Preventing the onset of acute myocardial infarction (AMI) and its recurrence, and reducing the morbidity and mortality associated with AMI, remain of significant public health and clinical concern. Monitoring contemporary trends in AMI incidence, treatment, and in-hospital and long-term outcomes is of considerable importance given periodic national updates of treatment guidelines, emphasis on reducing hospital readmissions, and revised definitions and classifications of AMI. Continuously supported by the NHLBI, we have conducted more than 35 years of population-based surveillance of AMI incidence and attack rates, hospital management practices, and the in-hospital and long-term prognosis associated with AMI among residents of central MA hospitalized at all central MA medical centers. We have a highly experienced team of cardiologists, epidemiologists, clinical informatics, and health services researchers who will build on multi- decade long trends (1975-2011) in our principal study endpoints examined previously in this study to the two new study years of patients hospitalized with AMI at all central MA medical centers in 2014 and 2017. To sustain our efforts into the era of electronic medical records (EMRs), and after implementation of the ICD-10 system in 2015, we will develop a new automated AMI surveillance system that efficiently utilizes EMRs by taking advantage of state-of-art natural language processing (NLP) methods that will be compatible with ICD-10 (Aim 1). We will use the new NLP method to streamline traditional chart review-based collection of socio-demographic, clinical, treatment, and hospital and post-discharge outcomes data in patients hospitalized with AMI at all 11 central MA medical centers in 2014 and 2017. The data extracted from NLP-streamlined chart reviews will be used to validate and refine the NLP system. Issues related to changes from ICD-9 to ICD- 10 will be carefully addressed. The new NLP-enriched EMR-based surveillance system will eventually be implemented in all participating central MA hospitals. Using the NLP-enriched and EMR-based surveillance data, we will monitor the contemporary clinical epidemiology of AMI, and out-of-hospital deaths due to coronary disease, and changing landscape, over a more than 40 year period (1975-2017) (Aim 2). The new EMR-based and NLP-enriched system will enhance the population-based surveillance of acute coronary disease. This new system will be cost-effective, more efficient and near-real time, have greater accuracy and precision, and can be readily updated to accommodate changes in information technologies and broadly applicable to other hospital systems. It will support our continued efforts to provide unique community- based observational data on several populations that are often excluded from clinical trials, and that are increasing in numbers, namely the elderly and patients with multiple morbidities. Furthermore, it will generate critical data to inform more national clinical guidelines on the enhanced prevention and management of AMI. If successful, the system can serve as a model and be implemented statewide in MA and elsewhere in the US.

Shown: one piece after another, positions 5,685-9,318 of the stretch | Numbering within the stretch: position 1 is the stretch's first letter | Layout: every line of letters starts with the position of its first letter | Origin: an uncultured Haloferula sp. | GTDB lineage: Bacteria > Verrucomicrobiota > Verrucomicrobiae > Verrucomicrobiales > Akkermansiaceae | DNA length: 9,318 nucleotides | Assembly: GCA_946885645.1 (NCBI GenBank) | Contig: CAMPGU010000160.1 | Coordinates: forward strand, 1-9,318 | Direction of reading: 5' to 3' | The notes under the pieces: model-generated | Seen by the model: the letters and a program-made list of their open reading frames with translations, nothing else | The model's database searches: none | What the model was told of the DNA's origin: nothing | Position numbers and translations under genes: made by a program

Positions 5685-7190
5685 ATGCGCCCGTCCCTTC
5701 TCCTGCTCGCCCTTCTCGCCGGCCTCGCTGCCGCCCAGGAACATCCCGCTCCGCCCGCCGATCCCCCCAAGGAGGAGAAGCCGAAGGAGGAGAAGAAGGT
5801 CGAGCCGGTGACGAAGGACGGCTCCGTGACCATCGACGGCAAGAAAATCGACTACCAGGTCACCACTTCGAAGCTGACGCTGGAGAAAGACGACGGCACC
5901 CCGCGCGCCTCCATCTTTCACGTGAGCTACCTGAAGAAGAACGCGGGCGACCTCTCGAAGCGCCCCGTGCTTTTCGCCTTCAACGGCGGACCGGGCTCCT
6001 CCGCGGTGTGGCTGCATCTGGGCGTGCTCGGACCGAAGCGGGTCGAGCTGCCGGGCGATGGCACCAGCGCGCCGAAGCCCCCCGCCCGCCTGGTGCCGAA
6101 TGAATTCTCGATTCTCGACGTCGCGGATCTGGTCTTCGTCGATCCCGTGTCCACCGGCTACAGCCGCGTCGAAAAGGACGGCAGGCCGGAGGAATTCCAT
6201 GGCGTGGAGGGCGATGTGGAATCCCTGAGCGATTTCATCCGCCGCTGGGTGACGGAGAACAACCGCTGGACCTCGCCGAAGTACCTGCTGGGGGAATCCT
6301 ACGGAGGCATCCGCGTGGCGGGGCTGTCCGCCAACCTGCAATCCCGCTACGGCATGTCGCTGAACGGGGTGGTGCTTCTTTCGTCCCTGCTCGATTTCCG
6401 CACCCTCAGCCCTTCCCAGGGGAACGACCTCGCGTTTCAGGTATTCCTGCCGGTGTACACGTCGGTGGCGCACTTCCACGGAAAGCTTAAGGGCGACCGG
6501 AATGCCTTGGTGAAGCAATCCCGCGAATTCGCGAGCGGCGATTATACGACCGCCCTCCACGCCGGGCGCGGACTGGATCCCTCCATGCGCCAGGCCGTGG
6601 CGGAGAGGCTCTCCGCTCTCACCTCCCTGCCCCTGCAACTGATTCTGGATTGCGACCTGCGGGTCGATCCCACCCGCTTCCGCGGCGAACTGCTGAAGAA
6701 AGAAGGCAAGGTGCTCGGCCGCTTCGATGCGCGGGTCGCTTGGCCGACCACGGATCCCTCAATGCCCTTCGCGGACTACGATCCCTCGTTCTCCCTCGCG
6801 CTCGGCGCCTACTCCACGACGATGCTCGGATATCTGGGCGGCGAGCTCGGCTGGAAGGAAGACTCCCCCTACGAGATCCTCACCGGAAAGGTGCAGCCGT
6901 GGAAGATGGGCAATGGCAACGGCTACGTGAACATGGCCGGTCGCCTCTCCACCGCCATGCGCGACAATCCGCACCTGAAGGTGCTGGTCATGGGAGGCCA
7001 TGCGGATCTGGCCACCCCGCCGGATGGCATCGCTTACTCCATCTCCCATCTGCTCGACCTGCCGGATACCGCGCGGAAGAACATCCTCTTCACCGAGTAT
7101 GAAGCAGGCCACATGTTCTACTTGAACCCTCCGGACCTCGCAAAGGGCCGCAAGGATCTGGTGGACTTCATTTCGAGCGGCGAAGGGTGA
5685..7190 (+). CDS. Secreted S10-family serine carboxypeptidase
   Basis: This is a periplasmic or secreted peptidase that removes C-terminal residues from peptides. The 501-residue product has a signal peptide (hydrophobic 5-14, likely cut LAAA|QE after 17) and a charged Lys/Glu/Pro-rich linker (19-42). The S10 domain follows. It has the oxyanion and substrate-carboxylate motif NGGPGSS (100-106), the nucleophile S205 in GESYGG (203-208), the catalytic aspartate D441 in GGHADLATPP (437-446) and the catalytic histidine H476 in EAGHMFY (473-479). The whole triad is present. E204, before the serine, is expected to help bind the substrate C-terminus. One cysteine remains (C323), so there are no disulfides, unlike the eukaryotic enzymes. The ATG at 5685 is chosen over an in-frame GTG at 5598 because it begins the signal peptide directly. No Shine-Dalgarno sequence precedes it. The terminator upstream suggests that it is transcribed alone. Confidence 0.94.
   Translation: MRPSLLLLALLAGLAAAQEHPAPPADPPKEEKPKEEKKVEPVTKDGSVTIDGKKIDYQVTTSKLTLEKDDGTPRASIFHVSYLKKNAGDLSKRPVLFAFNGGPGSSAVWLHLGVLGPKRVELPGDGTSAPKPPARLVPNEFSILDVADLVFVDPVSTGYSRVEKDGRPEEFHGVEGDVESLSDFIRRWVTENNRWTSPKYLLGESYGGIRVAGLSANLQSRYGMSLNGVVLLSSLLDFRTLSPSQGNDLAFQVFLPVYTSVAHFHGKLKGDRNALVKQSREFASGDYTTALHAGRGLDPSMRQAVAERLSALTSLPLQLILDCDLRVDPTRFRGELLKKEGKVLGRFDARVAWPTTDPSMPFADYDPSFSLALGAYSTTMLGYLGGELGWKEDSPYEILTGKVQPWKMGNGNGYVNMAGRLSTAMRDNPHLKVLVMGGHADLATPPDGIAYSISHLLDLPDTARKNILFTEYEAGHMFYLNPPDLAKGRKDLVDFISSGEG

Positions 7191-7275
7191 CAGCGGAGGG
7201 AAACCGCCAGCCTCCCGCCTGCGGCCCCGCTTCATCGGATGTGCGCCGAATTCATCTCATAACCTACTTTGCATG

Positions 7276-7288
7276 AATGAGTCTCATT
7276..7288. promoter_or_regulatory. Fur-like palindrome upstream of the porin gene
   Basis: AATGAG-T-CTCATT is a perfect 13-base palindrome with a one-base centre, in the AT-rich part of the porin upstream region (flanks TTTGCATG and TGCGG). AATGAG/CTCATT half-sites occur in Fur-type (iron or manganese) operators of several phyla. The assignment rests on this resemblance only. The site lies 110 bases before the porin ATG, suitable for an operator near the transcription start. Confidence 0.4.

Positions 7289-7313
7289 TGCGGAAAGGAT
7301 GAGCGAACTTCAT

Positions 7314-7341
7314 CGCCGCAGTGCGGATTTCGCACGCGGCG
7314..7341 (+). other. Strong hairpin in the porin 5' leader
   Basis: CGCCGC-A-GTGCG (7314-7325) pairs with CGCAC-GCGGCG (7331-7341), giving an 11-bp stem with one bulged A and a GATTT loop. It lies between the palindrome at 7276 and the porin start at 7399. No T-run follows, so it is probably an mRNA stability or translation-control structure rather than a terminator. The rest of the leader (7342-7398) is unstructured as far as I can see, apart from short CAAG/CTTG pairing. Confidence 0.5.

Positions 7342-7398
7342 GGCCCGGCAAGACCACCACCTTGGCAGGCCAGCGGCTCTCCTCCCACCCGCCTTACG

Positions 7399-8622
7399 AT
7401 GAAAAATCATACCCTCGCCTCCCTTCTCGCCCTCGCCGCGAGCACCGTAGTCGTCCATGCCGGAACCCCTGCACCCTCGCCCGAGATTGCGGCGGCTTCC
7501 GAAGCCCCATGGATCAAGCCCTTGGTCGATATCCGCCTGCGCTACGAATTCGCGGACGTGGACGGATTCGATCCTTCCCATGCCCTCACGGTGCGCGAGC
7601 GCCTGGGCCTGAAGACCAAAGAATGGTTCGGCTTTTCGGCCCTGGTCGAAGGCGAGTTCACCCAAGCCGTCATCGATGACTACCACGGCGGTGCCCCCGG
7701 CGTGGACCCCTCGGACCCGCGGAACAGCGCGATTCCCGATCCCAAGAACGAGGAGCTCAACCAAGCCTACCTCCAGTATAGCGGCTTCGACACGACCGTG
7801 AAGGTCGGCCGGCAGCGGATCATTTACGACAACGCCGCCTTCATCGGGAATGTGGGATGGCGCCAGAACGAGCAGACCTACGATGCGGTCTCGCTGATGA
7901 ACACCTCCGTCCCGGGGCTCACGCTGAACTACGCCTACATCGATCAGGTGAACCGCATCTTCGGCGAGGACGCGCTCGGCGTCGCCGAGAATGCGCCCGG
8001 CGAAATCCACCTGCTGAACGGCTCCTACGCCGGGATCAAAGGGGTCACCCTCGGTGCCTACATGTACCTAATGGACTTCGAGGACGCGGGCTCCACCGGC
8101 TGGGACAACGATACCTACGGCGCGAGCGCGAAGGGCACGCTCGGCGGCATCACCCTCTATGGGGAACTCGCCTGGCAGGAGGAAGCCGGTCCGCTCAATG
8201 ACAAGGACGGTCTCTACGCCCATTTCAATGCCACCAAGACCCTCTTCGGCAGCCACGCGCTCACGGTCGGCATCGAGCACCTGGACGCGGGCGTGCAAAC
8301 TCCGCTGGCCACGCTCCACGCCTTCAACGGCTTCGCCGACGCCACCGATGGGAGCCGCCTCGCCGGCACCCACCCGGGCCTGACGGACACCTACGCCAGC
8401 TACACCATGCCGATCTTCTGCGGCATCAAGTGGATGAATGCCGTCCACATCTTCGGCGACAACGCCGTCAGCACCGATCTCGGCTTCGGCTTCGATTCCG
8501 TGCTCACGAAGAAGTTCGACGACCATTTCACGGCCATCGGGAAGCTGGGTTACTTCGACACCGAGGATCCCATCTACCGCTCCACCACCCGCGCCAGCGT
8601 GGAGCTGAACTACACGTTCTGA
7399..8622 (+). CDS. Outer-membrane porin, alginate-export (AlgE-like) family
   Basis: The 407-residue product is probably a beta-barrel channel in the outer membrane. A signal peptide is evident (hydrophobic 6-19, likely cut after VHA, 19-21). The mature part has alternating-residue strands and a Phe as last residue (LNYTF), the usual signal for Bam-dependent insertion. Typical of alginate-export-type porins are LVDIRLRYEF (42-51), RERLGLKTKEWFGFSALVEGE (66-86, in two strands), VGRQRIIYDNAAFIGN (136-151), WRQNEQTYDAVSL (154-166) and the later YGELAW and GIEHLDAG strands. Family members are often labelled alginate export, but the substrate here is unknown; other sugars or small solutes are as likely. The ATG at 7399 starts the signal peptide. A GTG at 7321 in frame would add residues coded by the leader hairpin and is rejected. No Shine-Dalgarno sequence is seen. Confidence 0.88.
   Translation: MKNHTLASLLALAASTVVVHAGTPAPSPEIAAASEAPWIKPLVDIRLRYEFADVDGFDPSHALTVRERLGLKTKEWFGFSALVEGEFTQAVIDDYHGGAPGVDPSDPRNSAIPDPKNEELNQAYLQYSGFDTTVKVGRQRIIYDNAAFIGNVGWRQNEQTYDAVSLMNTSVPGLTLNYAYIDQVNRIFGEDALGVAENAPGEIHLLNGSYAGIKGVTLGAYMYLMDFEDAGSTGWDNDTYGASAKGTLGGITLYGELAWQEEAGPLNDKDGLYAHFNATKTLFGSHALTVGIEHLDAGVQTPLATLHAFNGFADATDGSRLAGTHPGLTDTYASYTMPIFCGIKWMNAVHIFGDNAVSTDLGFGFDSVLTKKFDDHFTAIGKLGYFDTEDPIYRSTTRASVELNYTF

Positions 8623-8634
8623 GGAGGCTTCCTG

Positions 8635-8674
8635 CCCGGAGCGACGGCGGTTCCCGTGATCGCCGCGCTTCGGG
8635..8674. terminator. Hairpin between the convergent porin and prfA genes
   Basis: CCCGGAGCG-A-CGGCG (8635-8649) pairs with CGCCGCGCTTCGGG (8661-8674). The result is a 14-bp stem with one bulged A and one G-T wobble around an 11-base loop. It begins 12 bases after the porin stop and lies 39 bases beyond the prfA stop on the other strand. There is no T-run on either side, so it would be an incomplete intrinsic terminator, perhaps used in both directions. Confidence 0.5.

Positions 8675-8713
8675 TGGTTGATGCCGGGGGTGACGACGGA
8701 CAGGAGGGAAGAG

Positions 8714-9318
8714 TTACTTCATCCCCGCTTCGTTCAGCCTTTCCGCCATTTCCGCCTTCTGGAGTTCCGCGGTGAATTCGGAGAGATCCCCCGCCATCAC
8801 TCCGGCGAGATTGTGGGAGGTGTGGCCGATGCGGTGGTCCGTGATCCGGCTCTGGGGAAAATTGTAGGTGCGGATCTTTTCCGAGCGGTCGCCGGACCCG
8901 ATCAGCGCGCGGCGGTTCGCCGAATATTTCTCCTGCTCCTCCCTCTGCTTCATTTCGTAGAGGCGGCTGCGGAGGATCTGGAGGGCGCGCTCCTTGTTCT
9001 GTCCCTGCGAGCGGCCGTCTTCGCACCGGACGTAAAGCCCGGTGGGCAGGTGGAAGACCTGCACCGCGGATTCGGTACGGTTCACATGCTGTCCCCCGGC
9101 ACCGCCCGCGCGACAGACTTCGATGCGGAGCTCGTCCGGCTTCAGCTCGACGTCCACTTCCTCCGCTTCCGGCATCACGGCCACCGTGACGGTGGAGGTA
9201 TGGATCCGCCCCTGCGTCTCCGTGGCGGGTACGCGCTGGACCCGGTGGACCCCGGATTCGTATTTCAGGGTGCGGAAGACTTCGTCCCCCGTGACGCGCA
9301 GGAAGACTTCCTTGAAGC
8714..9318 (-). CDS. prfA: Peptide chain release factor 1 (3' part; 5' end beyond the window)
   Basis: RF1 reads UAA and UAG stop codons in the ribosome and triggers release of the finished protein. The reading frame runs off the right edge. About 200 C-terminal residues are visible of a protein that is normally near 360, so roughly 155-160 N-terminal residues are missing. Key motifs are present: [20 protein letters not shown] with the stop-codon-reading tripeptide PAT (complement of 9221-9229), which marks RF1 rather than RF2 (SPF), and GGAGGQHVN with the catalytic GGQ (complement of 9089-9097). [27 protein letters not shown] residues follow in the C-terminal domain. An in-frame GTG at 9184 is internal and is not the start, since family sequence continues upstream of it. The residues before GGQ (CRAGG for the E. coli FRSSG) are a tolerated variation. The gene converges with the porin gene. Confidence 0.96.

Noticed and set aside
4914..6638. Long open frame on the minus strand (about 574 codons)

The results of the proposed community-based study will provide data about 40 year trends with regards to the changing magnitude of, and outcomes associated with, heart attacks in residents of a large central New England community. The results of this investigation will also provide contemporary insights on how patients who experience heart attacks in the community are treated by physicians.
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